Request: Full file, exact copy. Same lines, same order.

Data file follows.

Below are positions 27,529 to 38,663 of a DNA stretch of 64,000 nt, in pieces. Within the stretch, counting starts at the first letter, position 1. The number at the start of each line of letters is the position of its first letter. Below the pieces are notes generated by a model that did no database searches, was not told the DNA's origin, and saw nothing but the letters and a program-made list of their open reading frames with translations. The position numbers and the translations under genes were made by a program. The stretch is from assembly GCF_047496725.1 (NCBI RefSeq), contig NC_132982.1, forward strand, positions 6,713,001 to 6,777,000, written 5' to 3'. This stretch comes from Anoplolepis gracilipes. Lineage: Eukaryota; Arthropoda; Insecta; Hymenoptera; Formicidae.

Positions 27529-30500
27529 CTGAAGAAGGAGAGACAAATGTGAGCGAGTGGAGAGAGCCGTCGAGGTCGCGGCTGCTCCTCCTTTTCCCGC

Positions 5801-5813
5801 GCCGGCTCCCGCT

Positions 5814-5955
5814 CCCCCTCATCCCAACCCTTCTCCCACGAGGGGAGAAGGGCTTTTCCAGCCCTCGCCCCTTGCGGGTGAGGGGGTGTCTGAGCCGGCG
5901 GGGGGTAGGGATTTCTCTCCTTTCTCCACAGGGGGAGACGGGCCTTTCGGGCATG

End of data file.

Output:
Below are positions 27,529 to 38,663 of a DNA stretch of 64,000 nt, in pieces. Within the stretch, counting starts at the first letter, position 1. The number at the start of each line of letters is the position of its first letter. Below the pieces are notes generated by a model that did no database searches, was not told the DNA's origin, and saw nothing but the letters and a program-made list of their open reading frames with translations. The position numbers and the translations under genes were made by a program. The stretch is from assembly GCF_047496725.1 (NCBI RefSeq), contig NC_132982.1, forward strand, positions 6,713,001 to 6,777,000, written 5' to 3'. This stretch comes from Anoplolepis gracilipes. Lineage: Eukaryota; Arthropoda; Insecta; Hymenoptera; Formicidae.

Positions 27529-30500
27529 CTGAAGAAGGAGAGACAAATGTGAGCGAGTGGAGAGAGCCGTCGAGGTCGCGGCTGCTCCTCCTTTTCCCGC

Positions 5801-5813
5801 GCCGGCTCCCGCT

Positions 5814-5955
5814 CCCCCTCATCCCAACCCTTCTCCCACGAGGGGAGAAGGGCTTTTCCAGCCCTCGCCCCTTGCGGGTGAGGGGGTGTCTGAGCCGGCG
5901 GGGGGTAGGGATTTCTCTCCTTTCTCCACAGGGGGAGACGGGCCTTTCGGGCATG